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Planning Now For Your Future

Estate Planning - When you plan for yourself

Creating an estate plan is one of the most significant legal steps you can take for yourself and your loved ones. It empowers you to make decisions regarding your future, rather than leaving those decisions to an outsider or governmental entity. Below are some documents that are commonly included in an estate plan package:

A legally binding document authorizing another individual (agent) to make financial decisions on your behalf during your lifetime, in the event that you are unable to do so.

A legally binding document granting authority to another individual (agent) to make medical decisions on your behalf during your lifetime, should you become incapacitated.

A legally binding document providing specific instructions to your healthcare provider or doctor regarding your end-of-life care, such as the use of life support, cardiopulmonary resuscitation (CPR), and feeding tubes.

A legally binding document outlining your directives for the distribution of your property and assets following your death.

A legally binding document where you appoint another individual (trustee) to hold title to your property for the benefit of a third party (beneficiary).

A deed establishing a beneficiary for your real property, similar to designations on bank accounts, retirement accounts, or vehicle titles.

Adult Guardianship - When the court (or someone else) plans for you

In the absence of an estate plan, such as a financial power of attorney or a medical directive, an individual who becomes incapable of managing their financial and medical affairs may require the appointment of a guardian. Upon the filing of a petition with the court, a hearing will be scheduled to determine (1) whether the individual is capable of managing their own affairs, and (2) who will be appointed as the guardian. Below are terms describing the types of guardians or alternative to a guardian:

 A court-appointed individual (guardian) authorized to make financial decisions on your behalf during your lifetime, in the event you become incapacitated.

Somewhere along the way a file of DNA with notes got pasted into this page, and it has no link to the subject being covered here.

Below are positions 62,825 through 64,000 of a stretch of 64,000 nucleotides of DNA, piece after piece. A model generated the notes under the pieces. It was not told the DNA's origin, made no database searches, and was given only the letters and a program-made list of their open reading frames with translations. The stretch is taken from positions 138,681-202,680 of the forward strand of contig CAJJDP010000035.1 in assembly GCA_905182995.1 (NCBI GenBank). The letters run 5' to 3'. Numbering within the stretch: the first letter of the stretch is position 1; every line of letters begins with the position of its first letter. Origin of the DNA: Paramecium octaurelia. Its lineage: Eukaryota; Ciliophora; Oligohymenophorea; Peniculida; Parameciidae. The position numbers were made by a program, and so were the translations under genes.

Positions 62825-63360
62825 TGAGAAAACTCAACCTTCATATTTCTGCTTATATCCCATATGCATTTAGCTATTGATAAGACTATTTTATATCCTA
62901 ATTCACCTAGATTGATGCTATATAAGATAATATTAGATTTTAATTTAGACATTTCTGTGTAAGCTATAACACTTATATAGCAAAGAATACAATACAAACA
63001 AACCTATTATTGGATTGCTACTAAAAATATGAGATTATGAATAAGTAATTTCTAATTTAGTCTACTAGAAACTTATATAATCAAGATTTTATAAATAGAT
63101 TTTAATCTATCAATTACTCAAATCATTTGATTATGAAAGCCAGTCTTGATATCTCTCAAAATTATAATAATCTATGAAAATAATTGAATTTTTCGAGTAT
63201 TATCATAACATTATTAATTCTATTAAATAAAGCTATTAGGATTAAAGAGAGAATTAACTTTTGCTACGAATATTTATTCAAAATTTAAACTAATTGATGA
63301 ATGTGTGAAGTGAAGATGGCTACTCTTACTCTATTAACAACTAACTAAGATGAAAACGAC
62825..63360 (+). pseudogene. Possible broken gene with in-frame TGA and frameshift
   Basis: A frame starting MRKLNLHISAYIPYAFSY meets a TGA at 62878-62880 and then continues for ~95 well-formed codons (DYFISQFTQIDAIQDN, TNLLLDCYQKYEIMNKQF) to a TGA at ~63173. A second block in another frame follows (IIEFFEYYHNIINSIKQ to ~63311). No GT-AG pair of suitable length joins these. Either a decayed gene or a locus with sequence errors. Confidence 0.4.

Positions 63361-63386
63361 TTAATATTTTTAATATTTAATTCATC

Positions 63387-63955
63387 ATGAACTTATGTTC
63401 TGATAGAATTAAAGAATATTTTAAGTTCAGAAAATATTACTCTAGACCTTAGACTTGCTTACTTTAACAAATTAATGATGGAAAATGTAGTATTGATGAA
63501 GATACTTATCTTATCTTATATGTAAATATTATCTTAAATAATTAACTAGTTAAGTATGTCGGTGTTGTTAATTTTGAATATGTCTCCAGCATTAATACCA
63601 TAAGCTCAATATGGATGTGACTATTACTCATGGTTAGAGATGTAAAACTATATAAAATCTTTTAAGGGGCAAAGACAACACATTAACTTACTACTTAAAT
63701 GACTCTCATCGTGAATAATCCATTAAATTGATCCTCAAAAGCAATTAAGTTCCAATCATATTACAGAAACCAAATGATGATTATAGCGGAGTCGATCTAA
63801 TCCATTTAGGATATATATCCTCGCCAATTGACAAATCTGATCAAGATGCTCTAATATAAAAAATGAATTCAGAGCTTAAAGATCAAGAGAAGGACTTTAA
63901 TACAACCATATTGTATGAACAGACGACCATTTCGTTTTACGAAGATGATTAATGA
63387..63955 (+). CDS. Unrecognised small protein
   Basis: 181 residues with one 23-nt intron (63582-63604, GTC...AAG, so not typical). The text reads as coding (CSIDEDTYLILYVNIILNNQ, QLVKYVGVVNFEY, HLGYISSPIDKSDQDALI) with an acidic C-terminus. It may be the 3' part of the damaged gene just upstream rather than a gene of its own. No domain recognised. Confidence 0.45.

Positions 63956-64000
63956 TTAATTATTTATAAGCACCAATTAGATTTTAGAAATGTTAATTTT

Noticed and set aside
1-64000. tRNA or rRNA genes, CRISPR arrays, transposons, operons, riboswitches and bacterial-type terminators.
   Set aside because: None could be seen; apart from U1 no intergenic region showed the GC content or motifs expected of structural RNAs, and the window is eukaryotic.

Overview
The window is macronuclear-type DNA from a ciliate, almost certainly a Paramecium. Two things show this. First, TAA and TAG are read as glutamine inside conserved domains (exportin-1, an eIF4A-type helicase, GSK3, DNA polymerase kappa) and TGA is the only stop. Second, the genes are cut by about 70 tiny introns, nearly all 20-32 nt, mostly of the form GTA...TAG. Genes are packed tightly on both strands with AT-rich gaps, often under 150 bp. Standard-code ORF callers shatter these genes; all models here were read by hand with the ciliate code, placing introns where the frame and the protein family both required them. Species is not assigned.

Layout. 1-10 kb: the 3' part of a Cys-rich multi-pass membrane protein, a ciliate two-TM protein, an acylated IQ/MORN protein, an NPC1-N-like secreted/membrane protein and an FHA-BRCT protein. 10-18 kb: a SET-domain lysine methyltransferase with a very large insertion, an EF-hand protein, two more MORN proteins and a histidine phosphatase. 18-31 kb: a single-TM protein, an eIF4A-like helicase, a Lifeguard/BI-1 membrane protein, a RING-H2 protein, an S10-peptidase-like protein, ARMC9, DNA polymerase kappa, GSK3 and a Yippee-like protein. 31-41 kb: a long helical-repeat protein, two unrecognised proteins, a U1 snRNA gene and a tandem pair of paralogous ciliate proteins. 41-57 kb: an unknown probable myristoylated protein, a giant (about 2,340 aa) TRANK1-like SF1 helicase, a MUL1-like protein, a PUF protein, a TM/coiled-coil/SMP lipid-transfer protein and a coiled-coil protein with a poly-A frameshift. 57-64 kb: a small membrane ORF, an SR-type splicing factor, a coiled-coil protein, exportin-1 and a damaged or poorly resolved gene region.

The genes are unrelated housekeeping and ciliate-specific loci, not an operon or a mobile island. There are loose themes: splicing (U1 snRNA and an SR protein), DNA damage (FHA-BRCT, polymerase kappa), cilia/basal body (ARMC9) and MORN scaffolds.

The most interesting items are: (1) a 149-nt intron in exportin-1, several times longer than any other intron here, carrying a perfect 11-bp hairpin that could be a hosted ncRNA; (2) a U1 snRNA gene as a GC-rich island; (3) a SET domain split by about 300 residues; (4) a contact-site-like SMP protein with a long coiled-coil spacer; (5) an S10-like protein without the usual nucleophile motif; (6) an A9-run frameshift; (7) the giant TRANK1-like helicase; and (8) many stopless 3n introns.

A court-appointed individual (guardian) authorized to make medical decisions on your behalf during your lifetime, should you become incapacitated.

An individual designated to manage limited property or income, such as Social Security or VA benefits, potentially eliminating the need for a guardian or power of attorney.

Probate Administration – Where your assets go after your death

Upon an individual’s death, their loved ones are tasked with distributing the deceased’s property (or assets) in accordance with the provisions set forth in the decedent’s will or trust. In the absence of an estate plan, the distribution of property (or assets) will be governed by state law, typically resulting in the property being transferred to the next of kin (or closest living relative). Navigating probate administration can be challenging without guidance from an attorney, as the process involves gathering assets, notifying creditors, filing final tax returns, preparing inventories and accountings, and adhering to various deadlines. Below are the terms that describe a person’s death status as it relates to probate administration:

Your property is distributed according to the instructions you have outlined in your Last Will and Testament.

Your property is distributed to your relatives in a specific order determined by state law.

In the absence of known living relatives, your property reverts to the state government as mandated by law.

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